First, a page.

The tradition of eating grilled, marinated skirt steak remained confined to southwestern Texas and relatively obscure for decades. Fajitas were first commercialized in late 1960s, in Houston, Austin and San Antonio, but they were still largely unknown outside of Texas until the 1990s. The first fajitas were indeed called "Tacos al Carbon" (char-grilled tacos). The big fajita breakthrough came, of all places, from Germany! In 1982, The Hyatt Regency Austin hotel opened on Barton Springs Road. The hotel restaurant had a chef de cuisine, a German by the name of George (Georg) Weidmann. He promptly recognized the commercial potential of the popular local Tex-Mex dish. He put "sizzling fajitas" on the menu of the Hyatt's La Vista restaurant, and soon sales of that dish made it the most profitable restaurant in the Hyatt chain.

    Two things set fajitas and tacos apart: first, fajitas are made (traditionally) from marinated skirt steak, while beef tacos in Mexico can be made from any kind of beef. Second, while tacos are served in twos or threes, already made by the kitchen, fajitas are brought to the table on a large metal platter or skillet, with the condiments and warm tortillas on the side. Each guest makes their own fajitas from the platter in the center of the table.

  • Navajo taco made with frybread.
    Indian tacos (or Navajo tacos) are made using frybread instead of tortillas.





    In 1988, the Taquería Corona opened in New Orleans. It was a small-greasy spoon on Magazine Street, opened by restaurateur Roberto Méndez, a San Salvador native who came to the United States as a well-trained chef and manager. He introduced New Orleans to inexpensive,

    Taquería Corona in New Orleans.
    authentic Mexican food (minus the fat), served in a small, casual neighborhood eatery and bar. His second location on Fulton Street in the Warehouse District was an instant hit with the oil industry lunch crowd from downtown. The word "taqueria" was unknown in Louisiana before him.

    Méndez's secret is using the best and freshes ingredients, hand-cutting his produce, and using vegetable oils rather than the traditional lard, as well as trimmed lean meats. His menu always had diversity, expanding the image of tacos as beign made only with ground beef, tomato, cheese and lettuce.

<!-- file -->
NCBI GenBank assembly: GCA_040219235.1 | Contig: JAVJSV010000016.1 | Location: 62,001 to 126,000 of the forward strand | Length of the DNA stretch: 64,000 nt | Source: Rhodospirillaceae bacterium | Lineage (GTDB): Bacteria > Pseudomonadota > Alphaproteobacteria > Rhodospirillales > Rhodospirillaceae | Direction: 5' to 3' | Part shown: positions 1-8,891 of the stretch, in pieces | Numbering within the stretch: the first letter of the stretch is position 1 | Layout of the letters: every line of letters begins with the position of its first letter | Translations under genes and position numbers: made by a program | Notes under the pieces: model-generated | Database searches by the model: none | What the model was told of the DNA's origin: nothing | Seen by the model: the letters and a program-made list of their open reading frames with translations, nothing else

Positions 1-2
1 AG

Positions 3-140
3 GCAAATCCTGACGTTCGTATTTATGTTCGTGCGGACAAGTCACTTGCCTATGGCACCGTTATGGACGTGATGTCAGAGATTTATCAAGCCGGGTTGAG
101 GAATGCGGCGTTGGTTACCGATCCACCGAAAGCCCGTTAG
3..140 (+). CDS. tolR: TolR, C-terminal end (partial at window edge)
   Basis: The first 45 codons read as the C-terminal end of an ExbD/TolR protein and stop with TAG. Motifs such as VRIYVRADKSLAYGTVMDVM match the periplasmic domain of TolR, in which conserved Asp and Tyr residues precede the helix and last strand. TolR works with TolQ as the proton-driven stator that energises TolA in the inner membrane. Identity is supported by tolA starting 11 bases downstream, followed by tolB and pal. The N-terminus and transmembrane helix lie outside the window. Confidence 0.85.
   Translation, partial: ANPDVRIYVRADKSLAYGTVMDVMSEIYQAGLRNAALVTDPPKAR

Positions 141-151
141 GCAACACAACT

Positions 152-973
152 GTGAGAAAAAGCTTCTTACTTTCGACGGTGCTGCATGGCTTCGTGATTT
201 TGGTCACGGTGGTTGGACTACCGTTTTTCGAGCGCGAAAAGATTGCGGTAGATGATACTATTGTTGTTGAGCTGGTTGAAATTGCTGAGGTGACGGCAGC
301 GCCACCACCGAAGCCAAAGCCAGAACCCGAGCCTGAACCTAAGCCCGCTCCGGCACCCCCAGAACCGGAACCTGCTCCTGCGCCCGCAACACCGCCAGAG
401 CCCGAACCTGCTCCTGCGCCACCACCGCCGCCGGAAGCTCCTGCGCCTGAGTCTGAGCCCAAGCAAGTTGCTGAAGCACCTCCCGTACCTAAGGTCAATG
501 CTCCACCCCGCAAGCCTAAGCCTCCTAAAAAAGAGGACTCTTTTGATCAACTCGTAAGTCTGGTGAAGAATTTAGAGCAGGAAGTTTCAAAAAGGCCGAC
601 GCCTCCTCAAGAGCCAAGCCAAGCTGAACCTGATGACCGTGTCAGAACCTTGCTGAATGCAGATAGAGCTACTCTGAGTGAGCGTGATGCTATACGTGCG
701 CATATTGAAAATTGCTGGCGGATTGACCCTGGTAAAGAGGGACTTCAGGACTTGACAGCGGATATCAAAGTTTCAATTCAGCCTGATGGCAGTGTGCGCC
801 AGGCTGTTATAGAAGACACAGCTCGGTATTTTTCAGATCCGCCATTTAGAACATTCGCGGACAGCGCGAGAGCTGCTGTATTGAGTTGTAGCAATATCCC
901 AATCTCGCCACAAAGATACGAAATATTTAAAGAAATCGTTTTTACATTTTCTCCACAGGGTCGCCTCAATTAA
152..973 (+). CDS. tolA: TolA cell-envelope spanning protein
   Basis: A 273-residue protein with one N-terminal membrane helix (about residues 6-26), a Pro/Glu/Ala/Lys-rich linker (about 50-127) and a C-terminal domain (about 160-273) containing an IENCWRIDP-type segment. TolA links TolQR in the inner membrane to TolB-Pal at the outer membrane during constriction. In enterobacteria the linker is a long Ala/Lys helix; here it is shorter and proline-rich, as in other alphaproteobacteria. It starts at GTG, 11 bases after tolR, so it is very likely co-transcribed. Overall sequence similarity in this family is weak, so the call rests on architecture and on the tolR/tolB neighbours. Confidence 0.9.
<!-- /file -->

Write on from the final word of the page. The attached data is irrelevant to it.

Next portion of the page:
Taquería Corona has grown since then. It has 3 restaurants in Uptown New Orleans, Metairie, and Harahan.

    Here is a version of the beef tacos just like those served in the Corona.


    • 3 lbs rib-eye steak or flank steak, trimmed
    • 1/2 cup tequila
    • 1/4 cup white vinegar
    • 1/4 cup soy sauce
    • 4 cloves garlic, minced
    • 2 limes, juiced
    • 1/2 cup olive oil
    • 1 teaspoon salt
    • 1 bunch fresh cilantro, chopped
    • 1 tsp ground black pepper
    • 1 tsp ground white pepper
    • 1 tsp garlic powder
    • 1 tsp chili powder
    • 1 tsp dried oregano
    • 1 tsp ground cumin
    • 1 tsp paprika


    1. In a medium bowl, combine tequila, vinegar, soy sauce, garlic, juice of 1 lime, olive oil, salt, black pepper, white pepper, garlic powder, chili powder, oregano, cumin and paprika. Whisk until well blended.
    2. Lay the flank steak in a large glass baking dish. Pour over the steak in the dish. Turn over once to coat both sides. Cover with plastic wrap, and marinate overnight.
    3. In a small bowl, stir together 1 chopped white onion, cilantro, and the juice of 1 lime. Set aside to use as a relish for the tacos.
    4. Prepare charcoal grill, or preheat the oven to 450 deg F (230 deg C).
    5. Grill the steak 5-10 minutes per side. Remove from grill and slice diagonally across the grain into thin slices.
    6. Warm the tortillas in a dry skillet for about a minute on each side to make them pliable. Tortillas may also be warmed in a microwave oven. Arrange two or three tortillas on a plate, and lay a generous amount of beef over them. Top with a sprinkle of the onion relish and a large spoonful of the pureed salsa. Add as much cheese as you like. Garnish with lime wedges, and serve.

    Las Adelitas restaurant in Prague.
    In 2009 a Mexican-owned restaurant called "Las Adelitas" opened in Prague. The food tastes genuinely Mexican, the recipes are original Mexican. Like the Taqueria Corona, their success is based on using fresh original ingredients and a genuine authentic atmosphere. You can even order your food in Spanish!

    Today, Las Adelitas has four full-service restaurants around Prague, and two taquerias.

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    Originally written on March 30, 2003; updated on June 1, 2014 & November 17, 2021